Hot off the tail of an underwhelming New Years Eve, which included an early night and a lack of the usual deathly hangover, it’s safe to say I was a little too eager for Let Them Eat Cake on New Years Day. As I waltzed through the gates of Werribee Mansion having downed the last of my UDL’s and saying a small prayer to the gods of techno, I was greeted with the familiar sense of comfort that the last two years at Let Them Eat Cake had brought me. Each year I’ve attended this glittering affair has managed to surpass the previous, so expectations were set very high.
With the forecast set to 25 degrees with a chance of some “heckers teckers”, I started my day with a frosty gin-based cocktail and some lo-fi house in the form of Berlin-based producer and DJ, Palms Trax. His familiar sound of driving distorted bass lines, heavily filtered vocal samples and dreamy 70s synthesizers were layered with the occasional “yeww” of approval from the crowd. The London born artist, although often being identified as a lo-fi producer, has firmly planted his feet in various neighbouring genres. Distinctive nuances in his work align him with elements of disco, funk, house, soul, and techno. Palm Trax was the perfect entre for the early afternoon partygoers who huddled together between the trees of The Guillotine stage to watch the artist do his thing from inside a giant disco ball. After a few step and claps and a sweaty back, I was ready for more.
I moseyed on over to The Bastille stage to watch Âme (pronounced ‘ahm’) work their magic on the crowd who had now developed an appetite for a heavier cuisine. The German-born pair who met in a record store decades ago have become synonymous with combining key elements of early Chicago/Detroit house music with experimental synthesizers and modulators that have donned their home (Berlin) the city of techno. The pair who mostly perform and DJ separately sound like the dreamy love child of their influences, Carl Craig, Juan Atkins, Robert Hood and Underground Resistance. Weaving their distinctive originals such as ‘Rej’ and ‘Den Ratta’ into a cheeky hour and a half set, there was a hell of a lot of “bass face” in the crowd as the afternoon was beginning to peak.
Fighting my way through a sea of sparkly crop tops and some hero patrons carrying trays of beer back to a rowdy group of friends, I returned to The Guillotine stage to suss out my most highly anticipated act of the day, Mall Grab. I can confidently say that the Australian born artist was the perfect amount of sweetness to cut through a day of salty techno. Highlights of his 2-hour set were originals ‘B.F.O.D.A.A.S’ and ‘I Just Wanna’, even the sweaty patron next to me (who spilt multiple beers on me) donned Mall Grab “the MVP” of the day. Sounds legit. With a tip of the hat and a cheeky grin, the 23-year-old old prodigy thanked the crowd and left us wanting so much more.
With a swift change of flavour, Melbourne’s trophy children Kllo floated onto the stage – aptly named The Palace Of Versailles – just as the sun was beginning to set. Fresh off the plane from their international tour for their debut album Backwater, the crowd acted as the proud parents of the duo’s success, as we swayed side to side in synchronicity to the elegant vocals of one Chloe Kaul. Listening to their earlier work with ‘Take Us To The Grave’ in comparison to their latest release ‘Bolide’, it’s clear to see how their clever use of intricate percussion, layered vocal harmonies and soft sweeping synthesizers have catapulted the Melbourne born duo to international acclaim. Accidentally falling into the genre of UK garage with dreamy electronic elements, the pair was the perfect thing to prep the crowd for an evening of debauchery and rowdiness at the main stage – the final showdown.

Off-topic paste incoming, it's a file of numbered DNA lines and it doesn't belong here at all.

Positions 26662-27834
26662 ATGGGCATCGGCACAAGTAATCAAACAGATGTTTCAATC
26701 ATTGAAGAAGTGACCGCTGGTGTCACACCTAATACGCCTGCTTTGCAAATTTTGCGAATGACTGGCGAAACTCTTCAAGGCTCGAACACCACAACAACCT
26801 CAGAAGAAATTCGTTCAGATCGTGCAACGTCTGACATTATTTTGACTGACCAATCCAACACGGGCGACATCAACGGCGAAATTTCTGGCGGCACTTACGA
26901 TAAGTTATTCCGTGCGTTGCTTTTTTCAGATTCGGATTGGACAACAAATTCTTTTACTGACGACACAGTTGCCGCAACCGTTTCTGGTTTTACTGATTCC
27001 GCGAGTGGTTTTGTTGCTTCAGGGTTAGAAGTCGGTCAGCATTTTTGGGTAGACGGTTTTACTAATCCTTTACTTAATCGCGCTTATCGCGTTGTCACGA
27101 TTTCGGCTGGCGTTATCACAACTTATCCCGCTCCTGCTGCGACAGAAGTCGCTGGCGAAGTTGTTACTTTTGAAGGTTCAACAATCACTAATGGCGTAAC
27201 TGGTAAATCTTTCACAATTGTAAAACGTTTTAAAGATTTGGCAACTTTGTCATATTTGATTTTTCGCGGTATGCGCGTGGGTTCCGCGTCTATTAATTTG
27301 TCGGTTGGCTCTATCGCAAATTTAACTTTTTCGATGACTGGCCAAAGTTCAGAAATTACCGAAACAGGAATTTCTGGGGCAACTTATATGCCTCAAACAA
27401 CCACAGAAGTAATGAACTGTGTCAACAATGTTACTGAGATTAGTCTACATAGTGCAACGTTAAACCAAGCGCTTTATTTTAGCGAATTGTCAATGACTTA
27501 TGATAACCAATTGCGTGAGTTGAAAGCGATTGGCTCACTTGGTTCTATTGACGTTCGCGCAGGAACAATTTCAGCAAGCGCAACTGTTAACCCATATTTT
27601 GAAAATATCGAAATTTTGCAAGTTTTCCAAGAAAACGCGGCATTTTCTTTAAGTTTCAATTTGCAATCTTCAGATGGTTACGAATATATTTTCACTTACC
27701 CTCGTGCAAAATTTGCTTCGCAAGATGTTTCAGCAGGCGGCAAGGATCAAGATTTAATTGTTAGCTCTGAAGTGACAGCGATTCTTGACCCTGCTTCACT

Finding a comfortable spot at The Bastille Stage (not front left, didn’t want every man and his dog looking for their mates there) I settled in for the big finale. Jackmaster b2b with Jasper James. And what an affair it was. Jackmaster who hails from Glasgow brought fire in the form of some heavy ground shaking techno, interspersed with the occasional disco house song that you know can only be found by those who live part-time in quaint hidden record stores. How did the two arguably opposing sounds blend so beautifully together? With the help, of course, of Jasper James, his Glasgowegian brother from another mother, who holds the title of youngest person to ever play Sub Club and who spent the year hopping from city to city playing with the likes of Gerd Jansen, Craig Richards, and Seth Troxler. The closing set was enough to revive even those who were in the grips of a deathly comedown. It was equal parts the spine-tingling techno I had been hoping for, and an upbeat house/disco-infused parade that perfectly summarised the immense talent that had gathered at the Werribee Mansion that day. I’ll be on high alert for the tracklist of this set to come out, there are a few too many gems to miss.